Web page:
Up to 6 million extra holidays each year will be fully protected against the failure of a travel company after Aviation Minister Theresa Villiers confirmed measures to strengthen and modernise the Air Travel Organisers’ Licensing (ATOL) holiday protection scheme today.
Running since the 1970s, the Air Travel Organisers’ Licensing scheme offers customers whose holiday company becomes insolvent a full refund or repatriation at the end of their trip if they are already abroad.
Following a consultation last year, the changes confirmed today will come into effect on 30 April and will mean:
- “Flight-Plus” holidays sold by tour operators and travel agents are included in the ATOL scheme. These are holidays that look like package holidays but are sold in a way which currently falls outside the scheme
- passengers are given a standard, recognised certificate at the point of purchase, so they know whether their trip is protected by the ATOL scheme or not
Aviation Minister Theresa Villiers said:
The ATOL scheme has been providing peace of mind for holidaymakers for decades, but the way we book holidays has changed and the scheme needs to move with the times. All too often customers are unsure as to whether they are protected or not.
The changes I am making today will provide much needed clarity and reassurance for millions of people booking their holidays. These reforms will equip ATOL to deal with the realities of the modern holiday market, enabling the scheme to protect holiday makers for many more years to come. This is an important step forward for consumer protection.
The changes confirmed today will also help return the scheme to a more secure financial footing. Following a series of high-profile insolvencies in recent years, the fund which covers the costs of repatriation or refunds is currently running at a deficit, supported by a government-backed guarantee. It is hoped the new rules will eliminate this within 3 years, reducing the risk to the taxpayer.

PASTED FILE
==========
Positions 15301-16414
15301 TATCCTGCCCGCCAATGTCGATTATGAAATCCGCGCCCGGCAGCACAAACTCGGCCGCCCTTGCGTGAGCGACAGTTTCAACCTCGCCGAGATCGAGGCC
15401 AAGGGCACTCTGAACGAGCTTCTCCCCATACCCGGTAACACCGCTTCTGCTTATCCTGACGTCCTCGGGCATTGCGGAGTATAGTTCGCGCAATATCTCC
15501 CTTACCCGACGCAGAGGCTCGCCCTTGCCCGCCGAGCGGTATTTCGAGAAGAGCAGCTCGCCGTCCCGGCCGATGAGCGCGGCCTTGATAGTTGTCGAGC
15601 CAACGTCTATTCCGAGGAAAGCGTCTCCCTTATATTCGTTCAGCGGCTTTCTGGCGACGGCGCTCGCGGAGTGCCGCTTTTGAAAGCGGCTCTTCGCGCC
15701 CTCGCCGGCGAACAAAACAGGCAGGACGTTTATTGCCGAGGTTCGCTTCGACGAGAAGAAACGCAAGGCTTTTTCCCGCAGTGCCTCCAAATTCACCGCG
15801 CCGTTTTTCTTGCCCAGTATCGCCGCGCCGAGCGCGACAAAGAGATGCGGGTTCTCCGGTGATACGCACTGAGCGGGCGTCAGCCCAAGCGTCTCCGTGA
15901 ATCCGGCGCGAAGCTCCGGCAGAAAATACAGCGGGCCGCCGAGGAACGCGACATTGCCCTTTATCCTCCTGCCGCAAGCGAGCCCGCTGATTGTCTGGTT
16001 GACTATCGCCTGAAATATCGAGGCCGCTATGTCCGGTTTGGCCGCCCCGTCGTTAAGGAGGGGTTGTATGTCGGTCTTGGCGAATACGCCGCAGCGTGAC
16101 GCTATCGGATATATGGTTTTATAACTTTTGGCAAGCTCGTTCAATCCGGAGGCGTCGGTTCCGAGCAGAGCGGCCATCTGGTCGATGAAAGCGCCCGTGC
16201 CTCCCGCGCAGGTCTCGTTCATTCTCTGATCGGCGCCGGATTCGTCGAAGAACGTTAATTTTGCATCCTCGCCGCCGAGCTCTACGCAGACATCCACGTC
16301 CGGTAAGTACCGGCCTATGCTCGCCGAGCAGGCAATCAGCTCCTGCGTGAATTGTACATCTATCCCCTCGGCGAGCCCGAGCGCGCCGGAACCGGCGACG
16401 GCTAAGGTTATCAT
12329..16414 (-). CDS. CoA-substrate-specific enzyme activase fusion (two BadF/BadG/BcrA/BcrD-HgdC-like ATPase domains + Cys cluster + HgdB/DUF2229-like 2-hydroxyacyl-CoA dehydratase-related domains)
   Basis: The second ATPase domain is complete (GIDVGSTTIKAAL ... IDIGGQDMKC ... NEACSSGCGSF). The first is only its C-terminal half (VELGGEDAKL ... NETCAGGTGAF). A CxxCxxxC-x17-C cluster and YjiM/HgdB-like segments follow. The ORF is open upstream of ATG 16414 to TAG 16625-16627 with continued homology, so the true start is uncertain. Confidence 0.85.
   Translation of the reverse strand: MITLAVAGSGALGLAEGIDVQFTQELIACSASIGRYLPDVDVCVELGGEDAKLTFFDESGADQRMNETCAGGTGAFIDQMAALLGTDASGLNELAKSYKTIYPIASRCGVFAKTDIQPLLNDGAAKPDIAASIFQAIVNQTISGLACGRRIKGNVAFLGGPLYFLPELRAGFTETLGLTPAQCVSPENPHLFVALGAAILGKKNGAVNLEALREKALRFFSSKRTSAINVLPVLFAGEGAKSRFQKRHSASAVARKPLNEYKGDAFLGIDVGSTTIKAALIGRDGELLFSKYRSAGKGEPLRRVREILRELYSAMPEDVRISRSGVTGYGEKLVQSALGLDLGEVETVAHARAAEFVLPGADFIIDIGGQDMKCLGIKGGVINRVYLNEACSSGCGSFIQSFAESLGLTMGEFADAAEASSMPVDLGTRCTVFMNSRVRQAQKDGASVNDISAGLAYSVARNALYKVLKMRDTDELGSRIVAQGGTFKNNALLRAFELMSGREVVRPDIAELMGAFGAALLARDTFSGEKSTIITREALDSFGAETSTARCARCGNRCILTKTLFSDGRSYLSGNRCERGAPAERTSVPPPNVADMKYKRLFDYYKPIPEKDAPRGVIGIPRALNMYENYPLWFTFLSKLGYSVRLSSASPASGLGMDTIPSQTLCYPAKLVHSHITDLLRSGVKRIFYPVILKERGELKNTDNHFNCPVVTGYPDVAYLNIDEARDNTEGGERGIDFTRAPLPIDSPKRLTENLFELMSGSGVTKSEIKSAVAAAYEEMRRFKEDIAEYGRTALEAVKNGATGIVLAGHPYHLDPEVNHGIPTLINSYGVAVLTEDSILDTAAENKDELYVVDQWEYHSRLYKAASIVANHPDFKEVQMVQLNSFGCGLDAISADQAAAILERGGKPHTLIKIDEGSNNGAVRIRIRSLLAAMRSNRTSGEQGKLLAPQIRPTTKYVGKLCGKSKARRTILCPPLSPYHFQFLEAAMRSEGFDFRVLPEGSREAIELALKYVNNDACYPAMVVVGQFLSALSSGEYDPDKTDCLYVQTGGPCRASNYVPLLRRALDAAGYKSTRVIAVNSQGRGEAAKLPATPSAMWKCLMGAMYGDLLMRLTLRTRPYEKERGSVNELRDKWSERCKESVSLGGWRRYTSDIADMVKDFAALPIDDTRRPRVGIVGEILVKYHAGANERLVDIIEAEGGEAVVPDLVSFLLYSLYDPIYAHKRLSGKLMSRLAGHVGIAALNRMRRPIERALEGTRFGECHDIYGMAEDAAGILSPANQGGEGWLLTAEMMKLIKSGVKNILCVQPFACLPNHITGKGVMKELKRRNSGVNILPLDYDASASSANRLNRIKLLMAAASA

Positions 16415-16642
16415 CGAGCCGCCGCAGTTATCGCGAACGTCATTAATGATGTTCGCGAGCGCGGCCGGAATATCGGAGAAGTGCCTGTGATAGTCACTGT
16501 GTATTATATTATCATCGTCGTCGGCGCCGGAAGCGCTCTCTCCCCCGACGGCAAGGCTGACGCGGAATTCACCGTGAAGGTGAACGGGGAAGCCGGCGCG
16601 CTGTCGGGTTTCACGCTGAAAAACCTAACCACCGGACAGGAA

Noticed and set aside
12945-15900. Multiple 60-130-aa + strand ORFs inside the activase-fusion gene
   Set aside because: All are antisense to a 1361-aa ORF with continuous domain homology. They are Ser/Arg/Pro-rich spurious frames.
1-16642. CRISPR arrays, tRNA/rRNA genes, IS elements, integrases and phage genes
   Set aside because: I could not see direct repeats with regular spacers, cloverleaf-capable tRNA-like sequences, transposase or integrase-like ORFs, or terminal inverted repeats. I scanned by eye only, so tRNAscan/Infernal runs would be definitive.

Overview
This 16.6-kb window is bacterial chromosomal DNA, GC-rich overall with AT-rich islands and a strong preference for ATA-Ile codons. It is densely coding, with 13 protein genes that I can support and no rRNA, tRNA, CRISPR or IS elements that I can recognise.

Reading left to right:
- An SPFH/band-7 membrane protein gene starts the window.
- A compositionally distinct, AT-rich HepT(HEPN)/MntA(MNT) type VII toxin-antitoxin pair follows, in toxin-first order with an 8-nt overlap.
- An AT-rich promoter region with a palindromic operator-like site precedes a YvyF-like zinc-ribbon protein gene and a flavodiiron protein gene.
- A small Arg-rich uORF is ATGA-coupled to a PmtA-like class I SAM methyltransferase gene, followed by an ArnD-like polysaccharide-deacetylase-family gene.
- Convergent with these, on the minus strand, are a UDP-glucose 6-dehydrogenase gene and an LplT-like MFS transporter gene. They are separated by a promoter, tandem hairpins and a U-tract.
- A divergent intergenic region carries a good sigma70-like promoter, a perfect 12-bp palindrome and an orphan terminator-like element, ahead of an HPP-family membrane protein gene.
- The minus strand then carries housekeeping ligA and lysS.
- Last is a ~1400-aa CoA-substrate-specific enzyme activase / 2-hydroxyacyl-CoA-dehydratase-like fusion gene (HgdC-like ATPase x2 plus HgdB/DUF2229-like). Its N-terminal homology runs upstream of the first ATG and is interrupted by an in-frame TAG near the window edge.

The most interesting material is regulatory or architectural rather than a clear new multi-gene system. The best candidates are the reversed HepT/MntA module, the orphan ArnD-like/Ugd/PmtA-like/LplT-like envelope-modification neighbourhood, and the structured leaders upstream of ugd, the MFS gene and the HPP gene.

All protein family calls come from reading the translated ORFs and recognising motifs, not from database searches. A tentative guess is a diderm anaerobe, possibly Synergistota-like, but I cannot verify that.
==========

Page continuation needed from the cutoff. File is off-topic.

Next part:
Last month the government also introduced the Civil Aviation Bill into Parliament, including a clause which could enable the Secretary of State for Transport to make further changes to the ATOL scheme in future. These include the option to include holidays sold by airlines, which are currently exempt from the scheme, as well as the power to bring holidays arranged on an ‘agent for the consumer’ basis to be brought into the scheme. Subject to parliamentary process, the government would carry out a full consultation and impact assessment on any regulations that would give effect to these powers.
Notes to editors
The ATOL scheme is administered by the Civil Aviation Authority (CAA) and ensures passengers who have not already travelled receive a full refund, or are brought home free of charge if abroad at the time of insolvency.
An estimated 37.2 million people fly abroad on leisure trips each year. In the year to 31 March 2011 there were 18.5 million ATOL protected holidays and flights, and over 190,000 holidaymakers were repatriated or received full refunds when their ATOL tour operator went bust.
Most businesses selling package holidays including a flight have to have an ATOL issued by the CAA. Businesses pay £2.50 for each booking into a fund that meets the costs of refunds and repatriations.
The ATOL scheme was first put in place on a statutory basis in the early 1970s. It was last substantially overhauled in 1995.
A summary of consultation responses and further details on the new regulations are available on the Department for Transport website: ATOL reform consultation
Airlines are legally exempt from the requirement to hold an ATOL, however any package holidays they sell must still be financially protected, under the Package Travel Regulations. A number of UK airlines have subsequently set up subsidiary companies to sell package holidays that do have an ATOL.
Further details on the Civil Aviation Bill which is currently proceeding through Parliament are available on the Department for Transport website.